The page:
When we first put forward our Cooperative Business Fund initiative, there were already numerous businesses in Carbondale up for sale with no buyers. Rumors at the time have proved true, and more local businesses have entered the market. Most of these businesses are not failing for lack of business – they are operable businesses that people of Carbondale cherish and that employ residents.
Shortly after we published the Carbondale Spring website, the Southern Illinoisan ran an op-ed declaring that “the Carbondale Strip is poised for rebirth!” We totally agree with the headline: it is indeed. And we’ve got a pretty cool idea about how to re-birth it.
But our reincarnated, new-born strip won’t be exactly like the old one. We want to experiment with a different model of how to work, own, and do business. Traditional businesses are owned by an individual, a family, or a group of share-holders, and they employ workers who work for a wage. If the business makes profits, that money goes to the owners, not to the employees. Employees, therefore, are actually not very invested in the success of traditional businesses, and generally don’t have a say in how it is run, how it grows, and why it exists. In a worker-owned cooperative, the people that work at the business also own the business. If the business makes profits, they split them or decide to do something else with them. The workers are themselves invested in the growth, direction, and meaning of the business.
According to an extensive recent study by Leeds University Business School based on over two decades worth of international data on worker cooperatives, worker owned and managed companies “are more productive than conventional businesses, with staff working ‘better and smarter’ and production organized more efficiently.”
There are lots of interesting examples of worker-owned cooperatives, and lots of different ways they can be organized. Some are run without any management hierarchy, with workers all making decisions collectively; some vote in a manager; some vote in a board who hires a manager, and so on. If you’d like to learn more about the idea, check out this helpful FAQ compiled by the Democracy at Work Institute.
If we imagine a network of worker-owned cooperatives, things get even more interesting. Worker cooperative networks possess the ability to tap into a locality’s institutional employers. By strategically identifying institutional needs, worker-coops can cut costly imports and provide services locally — a laundry service for a hospital, that also serves cooperative restaurants; a cooperative of local farms providing fresh food for public schools, the University, and the hospital. These institutional anchors can be as large as a university or as small as a community kitchen. A similar idea is being tried in Cleveland (among many other places), with great success. Evergreen Cooperatives operates a laundry facility, a hydroponics greenhouse, and a solar energy company. Their website explains the shift in thinking their approach is based on:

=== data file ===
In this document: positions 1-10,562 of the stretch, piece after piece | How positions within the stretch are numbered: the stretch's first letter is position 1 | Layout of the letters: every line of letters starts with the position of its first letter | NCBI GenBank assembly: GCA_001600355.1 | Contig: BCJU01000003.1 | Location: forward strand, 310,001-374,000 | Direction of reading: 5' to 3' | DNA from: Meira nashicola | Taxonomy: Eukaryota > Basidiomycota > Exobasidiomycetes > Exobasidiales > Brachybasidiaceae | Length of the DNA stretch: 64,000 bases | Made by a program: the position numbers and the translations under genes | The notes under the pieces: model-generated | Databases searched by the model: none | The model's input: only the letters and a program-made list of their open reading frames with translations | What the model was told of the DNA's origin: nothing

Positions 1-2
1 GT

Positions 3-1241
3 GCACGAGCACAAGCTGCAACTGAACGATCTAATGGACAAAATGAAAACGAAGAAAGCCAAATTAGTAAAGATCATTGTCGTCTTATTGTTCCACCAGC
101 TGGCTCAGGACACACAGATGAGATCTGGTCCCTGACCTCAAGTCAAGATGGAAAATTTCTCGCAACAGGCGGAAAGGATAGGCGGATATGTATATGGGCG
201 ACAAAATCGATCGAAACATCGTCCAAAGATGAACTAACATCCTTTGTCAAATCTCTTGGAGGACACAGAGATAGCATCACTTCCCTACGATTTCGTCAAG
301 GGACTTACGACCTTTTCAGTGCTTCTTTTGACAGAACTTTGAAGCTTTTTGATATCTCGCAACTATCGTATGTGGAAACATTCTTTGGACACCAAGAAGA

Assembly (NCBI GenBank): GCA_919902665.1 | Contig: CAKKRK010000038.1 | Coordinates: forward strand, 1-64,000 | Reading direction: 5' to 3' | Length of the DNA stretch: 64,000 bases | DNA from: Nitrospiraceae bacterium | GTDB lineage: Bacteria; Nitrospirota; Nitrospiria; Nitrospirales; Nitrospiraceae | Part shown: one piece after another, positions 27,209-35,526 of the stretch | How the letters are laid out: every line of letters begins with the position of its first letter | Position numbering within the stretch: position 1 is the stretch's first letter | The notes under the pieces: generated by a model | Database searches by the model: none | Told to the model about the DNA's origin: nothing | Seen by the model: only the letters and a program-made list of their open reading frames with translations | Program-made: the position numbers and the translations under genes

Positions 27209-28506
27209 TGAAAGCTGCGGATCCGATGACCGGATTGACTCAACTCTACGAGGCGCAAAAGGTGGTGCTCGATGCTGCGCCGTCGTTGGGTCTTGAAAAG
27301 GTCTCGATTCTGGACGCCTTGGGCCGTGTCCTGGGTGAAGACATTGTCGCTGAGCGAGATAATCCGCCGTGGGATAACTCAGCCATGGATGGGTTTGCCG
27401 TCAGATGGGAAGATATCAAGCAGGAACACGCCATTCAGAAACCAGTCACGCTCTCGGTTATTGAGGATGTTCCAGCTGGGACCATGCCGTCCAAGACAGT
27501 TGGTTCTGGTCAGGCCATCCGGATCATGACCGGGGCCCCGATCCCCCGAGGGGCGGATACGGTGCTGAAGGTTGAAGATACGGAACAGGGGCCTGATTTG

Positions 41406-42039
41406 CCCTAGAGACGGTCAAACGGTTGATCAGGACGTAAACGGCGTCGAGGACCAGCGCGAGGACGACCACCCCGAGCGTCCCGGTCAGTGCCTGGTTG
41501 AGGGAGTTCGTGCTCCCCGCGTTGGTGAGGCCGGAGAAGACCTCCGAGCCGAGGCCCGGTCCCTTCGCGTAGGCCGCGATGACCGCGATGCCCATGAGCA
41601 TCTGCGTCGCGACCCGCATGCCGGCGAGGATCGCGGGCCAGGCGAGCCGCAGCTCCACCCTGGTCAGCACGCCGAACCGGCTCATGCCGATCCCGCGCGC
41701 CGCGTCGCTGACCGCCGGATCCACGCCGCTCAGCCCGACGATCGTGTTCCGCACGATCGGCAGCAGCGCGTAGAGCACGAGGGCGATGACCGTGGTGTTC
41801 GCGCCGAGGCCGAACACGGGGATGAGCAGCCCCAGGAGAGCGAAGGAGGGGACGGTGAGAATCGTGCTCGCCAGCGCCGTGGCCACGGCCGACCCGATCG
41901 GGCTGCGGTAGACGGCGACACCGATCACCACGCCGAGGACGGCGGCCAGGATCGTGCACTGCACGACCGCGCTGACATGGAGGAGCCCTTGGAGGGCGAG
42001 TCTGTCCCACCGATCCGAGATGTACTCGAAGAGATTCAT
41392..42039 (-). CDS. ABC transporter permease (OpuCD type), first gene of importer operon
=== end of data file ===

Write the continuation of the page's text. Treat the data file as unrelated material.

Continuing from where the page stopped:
“The initiative was designed to create an economic breakthrough in Cleveland. Rather than a trickle-down strategy, it focuses on economic inclusion and building a local economy from the ground up. Rather than offering public subsidy to induce corporations to bring what are often low-wage jobs into the city, the Evergreen strategy calls for catalyzing new businesses, owned by their employees. Rather than concentrate on workforce training for employment opportunities that are largely unavailable to low-skill and low-income workers, the Evergreen Initiative first creates the jobs, and then recruits and trains local residents to fill them.”
This is working in a portion of Cleveland. It is working to create living wage jobs for people coming from backgrounds in poverty; it is working to keep cash-flow in the city; it is working to build resilience for the coming changes to the climate; and it is working to build an economy that is insulated from the effects and fluctuations of the wider market. This gives us reason to believe that our idea can work here.
If the city of Carbondale has an interest in retaining locally-owned businesses in town and on the Strip, perhaps the standard question of ‘how to attract investors’ is the wrong question. Instead, the city should be looking for ways to encourage workers to become invested in the continuity and success of those businesses by transitioning them into worker-owners. This was the essence of our proposal as offered last February.